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Patton lays out Williamstown select board re-election pitch before May 10 vote

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Jane Patton
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Proivded
Jane Patton (R) with her wife Emily Eakin (L).

An incumbent on the Williamstown, Massachusetts select board is seeking a fourth three-year term in the May 10th town election.

Jane Patton, 59, is the general manager of Taconic Golf Club. She has sat on the Williamstown select board through a tumultuous stretch that began in summer 2020 with a lawsuit from a former officer that led to a series of scandals in the police department around racism, sexual harassment, and illegal searches of community members.

“You know, a lot of the dirty laundry that came out was stuff that happened long before I was on the select board," she told WAMC. "I would be shocked if there were people who didn't say, well, you know, maybe she's part of the problem. Maybe she's, you know, she's part of the institution that's part of the problem. I would say I understand that, and everybody's welcome to their opinion.”

The ensuing controversy led to the resignation of the town manager and police chief, and was a focus of the 2021 select board race.

“I have learned so much over the last two years, and have consistently shown the willingness and the tenacity to take in all of that feedback," said Patton. "A lot of it was not easy to hear. Some of it was said in ways that were not always kind, some folks made things very personal. But I listened to what they had to say, I saw past some of those personal things, and have been making strides towards making things better.”

Patton says that when the issues about policing in the community came before the select board, she and her colleagues acted quickly to launch the town’s Diversity, Inclusion, Racial Equity Committee.

“From the time of that first select board meeting when we heard some of these things to the first DIRE meeting, I think was right around four weeks," she said. "I mean, really quickly. And as chair of the board, I drove that, I insisted on that, and made it happen. So, yes, I was there when this stuff came about, came to light. But I also was there to dig in and do everything I could to be responsive and hear people and then try to make whatever actions necessary to make it better.”

She says after much discussion, it’s time for the town to start to act.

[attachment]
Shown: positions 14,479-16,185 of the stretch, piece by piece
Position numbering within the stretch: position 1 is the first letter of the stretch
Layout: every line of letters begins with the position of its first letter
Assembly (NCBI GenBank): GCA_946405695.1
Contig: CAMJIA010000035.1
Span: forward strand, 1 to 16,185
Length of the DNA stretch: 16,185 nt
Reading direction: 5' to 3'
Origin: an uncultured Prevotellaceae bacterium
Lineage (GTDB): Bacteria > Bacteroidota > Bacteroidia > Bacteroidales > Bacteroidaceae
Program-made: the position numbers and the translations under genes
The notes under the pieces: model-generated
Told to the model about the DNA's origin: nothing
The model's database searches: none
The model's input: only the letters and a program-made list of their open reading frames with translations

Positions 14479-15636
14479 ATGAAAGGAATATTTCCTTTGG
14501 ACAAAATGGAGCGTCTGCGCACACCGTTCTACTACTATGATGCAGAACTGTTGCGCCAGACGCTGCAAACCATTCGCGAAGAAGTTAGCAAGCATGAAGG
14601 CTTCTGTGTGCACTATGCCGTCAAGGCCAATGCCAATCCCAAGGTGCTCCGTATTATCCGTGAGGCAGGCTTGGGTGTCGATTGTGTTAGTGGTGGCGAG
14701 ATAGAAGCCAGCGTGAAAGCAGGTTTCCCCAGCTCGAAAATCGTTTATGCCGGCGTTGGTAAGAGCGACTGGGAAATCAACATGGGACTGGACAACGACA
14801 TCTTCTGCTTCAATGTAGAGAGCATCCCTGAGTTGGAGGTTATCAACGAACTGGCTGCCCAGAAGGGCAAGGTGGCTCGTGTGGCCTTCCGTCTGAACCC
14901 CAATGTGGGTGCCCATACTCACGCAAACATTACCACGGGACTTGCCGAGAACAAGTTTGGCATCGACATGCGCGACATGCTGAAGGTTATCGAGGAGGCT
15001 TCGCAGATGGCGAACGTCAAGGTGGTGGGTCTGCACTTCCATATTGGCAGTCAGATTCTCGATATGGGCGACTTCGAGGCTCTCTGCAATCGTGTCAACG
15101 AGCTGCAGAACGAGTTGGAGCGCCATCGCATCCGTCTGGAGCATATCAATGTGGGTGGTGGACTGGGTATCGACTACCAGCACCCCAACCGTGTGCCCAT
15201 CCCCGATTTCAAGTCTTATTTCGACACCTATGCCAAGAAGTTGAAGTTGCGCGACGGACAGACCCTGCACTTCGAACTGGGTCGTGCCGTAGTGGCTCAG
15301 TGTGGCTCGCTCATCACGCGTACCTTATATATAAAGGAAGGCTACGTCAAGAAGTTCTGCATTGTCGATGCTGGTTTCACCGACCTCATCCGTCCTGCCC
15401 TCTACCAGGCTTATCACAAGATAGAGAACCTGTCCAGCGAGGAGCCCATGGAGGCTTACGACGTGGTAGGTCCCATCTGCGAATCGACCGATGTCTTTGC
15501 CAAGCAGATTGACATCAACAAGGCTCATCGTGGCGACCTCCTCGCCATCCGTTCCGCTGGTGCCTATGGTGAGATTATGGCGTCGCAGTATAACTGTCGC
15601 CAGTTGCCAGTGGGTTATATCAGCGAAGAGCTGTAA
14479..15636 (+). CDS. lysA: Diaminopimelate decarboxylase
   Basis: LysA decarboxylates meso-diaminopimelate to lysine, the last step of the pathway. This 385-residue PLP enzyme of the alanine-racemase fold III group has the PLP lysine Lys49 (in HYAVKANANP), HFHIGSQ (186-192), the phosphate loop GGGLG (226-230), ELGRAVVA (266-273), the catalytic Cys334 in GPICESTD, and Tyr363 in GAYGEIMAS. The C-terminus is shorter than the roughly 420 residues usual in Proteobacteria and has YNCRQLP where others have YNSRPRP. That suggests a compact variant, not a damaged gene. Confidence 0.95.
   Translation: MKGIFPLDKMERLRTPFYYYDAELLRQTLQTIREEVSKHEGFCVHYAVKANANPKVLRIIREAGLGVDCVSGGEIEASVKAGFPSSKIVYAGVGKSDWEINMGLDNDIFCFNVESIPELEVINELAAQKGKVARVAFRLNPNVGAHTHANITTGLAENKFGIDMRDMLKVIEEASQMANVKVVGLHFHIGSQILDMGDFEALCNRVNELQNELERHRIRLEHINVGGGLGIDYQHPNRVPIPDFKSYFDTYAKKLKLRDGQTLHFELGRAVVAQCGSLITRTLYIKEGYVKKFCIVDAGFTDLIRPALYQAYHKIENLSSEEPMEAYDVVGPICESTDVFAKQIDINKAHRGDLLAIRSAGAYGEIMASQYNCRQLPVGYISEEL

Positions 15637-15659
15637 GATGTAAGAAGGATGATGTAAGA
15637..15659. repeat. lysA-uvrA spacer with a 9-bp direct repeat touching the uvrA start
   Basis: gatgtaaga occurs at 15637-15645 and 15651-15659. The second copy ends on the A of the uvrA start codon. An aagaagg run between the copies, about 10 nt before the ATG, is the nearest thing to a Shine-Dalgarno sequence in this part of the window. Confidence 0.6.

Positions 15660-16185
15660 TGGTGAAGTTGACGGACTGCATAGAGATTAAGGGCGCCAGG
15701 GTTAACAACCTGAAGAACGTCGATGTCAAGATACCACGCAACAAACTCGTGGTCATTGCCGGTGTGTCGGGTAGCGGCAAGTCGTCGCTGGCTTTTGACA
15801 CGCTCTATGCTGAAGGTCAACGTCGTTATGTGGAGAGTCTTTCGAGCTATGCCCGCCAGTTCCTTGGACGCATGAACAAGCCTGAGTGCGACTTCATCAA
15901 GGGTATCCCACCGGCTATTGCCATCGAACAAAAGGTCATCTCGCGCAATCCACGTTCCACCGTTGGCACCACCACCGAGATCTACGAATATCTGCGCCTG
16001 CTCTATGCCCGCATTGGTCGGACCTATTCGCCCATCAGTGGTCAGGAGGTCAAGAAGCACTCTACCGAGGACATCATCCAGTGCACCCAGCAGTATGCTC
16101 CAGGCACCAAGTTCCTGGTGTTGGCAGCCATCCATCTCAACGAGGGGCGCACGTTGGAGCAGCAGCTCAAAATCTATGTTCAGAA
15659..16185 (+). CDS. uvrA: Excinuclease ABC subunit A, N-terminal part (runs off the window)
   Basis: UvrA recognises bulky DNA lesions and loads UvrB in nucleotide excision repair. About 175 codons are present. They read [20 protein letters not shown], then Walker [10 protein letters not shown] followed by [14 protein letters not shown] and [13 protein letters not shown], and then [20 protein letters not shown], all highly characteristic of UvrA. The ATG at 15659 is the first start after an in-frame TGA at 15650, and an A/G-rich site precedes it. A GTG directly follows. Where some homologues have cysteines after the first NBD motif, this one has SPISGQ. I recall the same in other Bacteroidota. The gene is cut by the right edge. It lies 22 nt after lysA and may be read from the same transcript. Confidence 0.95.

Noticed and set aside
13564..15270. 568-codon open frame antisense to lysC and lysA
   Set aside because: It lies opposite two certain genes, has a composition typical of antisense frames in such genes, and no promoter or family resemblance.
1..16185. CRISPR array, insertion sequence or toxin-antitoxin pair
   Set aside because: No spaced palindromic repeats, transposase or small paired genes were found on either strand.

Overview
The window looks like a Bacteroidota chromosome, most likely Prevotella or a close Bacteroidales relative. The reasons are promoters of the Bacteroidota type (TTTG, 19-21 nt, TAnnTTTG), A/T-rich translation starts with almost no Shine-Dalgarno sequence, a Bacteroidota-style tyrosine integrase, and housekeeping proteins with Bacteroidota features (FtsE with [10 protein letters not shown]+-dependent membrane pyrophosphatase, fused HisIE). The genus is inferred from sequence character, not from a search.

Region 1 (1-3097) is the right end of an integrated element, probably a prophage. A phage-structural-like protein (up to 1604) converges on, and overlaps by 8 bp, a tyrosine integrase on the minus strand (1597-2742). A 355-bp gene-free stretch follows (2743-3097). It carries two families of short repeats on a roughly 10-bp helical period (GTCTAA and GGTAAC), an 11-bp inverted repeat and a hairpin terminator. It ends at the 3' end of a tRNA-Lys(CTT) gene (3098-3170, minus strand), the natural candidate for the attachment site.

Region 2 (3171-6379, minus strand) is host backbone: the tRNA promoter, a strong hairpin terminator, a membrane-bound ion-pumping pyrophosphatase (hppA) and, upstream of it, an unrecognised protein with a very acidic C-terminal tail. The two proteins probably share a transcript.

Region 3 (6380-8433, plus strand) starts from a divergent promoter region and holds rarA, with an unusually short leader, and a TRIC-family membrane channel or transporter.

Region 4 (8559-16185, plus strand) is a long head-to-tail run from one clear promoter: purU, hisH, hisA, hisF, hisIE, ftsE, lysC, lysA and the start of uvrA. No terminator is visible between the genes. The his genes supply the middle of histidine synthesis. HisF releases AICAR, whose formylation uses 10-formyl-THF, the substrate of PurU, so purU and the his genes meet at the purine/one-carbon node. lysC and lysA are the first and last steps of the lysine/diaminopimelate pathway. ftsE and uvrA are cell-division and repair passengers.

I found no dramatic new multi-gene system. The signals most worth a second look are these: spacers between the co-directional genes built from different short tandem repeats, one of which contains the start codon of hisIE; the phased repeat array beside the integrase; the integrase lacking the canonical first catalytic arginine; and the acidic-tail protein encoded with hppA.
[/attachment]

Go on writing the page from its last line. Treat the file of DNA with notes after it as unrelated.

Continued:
“Whether it's trust, transparency, and just find the ways to make the marginalized not only feel seen, but be seen and heard and encouraged to speak, and to get Williamstown to where I think we, the majority of people, want it to be, which is a very inclusive community that is mindful of the things that have gone wrong in the past, willing to learn from those mistakes, change behavior going forward, so we can get where we want to go,” she said.

Patton also says a conversation about affordable housing is overdue.

“We're losing too many of our young people who go away for college and don't come back,” Patton told WAMC.

She’d also like to see more recreational spaces for residents that belong to Williamstown, not Williams College – the private liberal arts institution whose campus dominates the town’s core.

“The college is very generous by letting the town use so many of those facilities, but we found out in a hurry with COVID that we had to play by the college's rules, or in this case, not play," she said. "So I just think it's a shame that a town like Williamstown with the resources that we have has not really just looked at, what does that space look like?”

After the bruising debate within the Williamstown community over the past two years, Patton says she is hoping for a more respectful tone in this election.

“I want there to be spirited debate," she told WAMC. "I want to hear points of view that are different than mine. I would like it to be in a way that- Attack the concept, not the person. Disagree with the idea without tearing somebody down. Really, really listen, and try to understand- And if you don't understand, don't assume, just keep seeking clarity.”

Two three-years seats on the five-member select board are up for election on May 10th. Along with Patton, Randall Fippinger and Bilal Ansari are standing for them. Also up for grabs are a seat on the planning board, as well as town moderator, library trustee seats, and Northern Berkshire Vocational Regional School District committee.

Josh Landes has been WAMC's Berkshire Bureau Chief since February 2018, following stints at WBGO Newark and WFMU East Orange. A passionate advocate for Western Massachusetts, Landes was raised in Pittsfield and attended Hampshire College in Amherst, receiving his bachelor's in Ethnomusicology and Radio Production. His free time is spent with his cat Harry, experimental electronic music, and exploring the woods.
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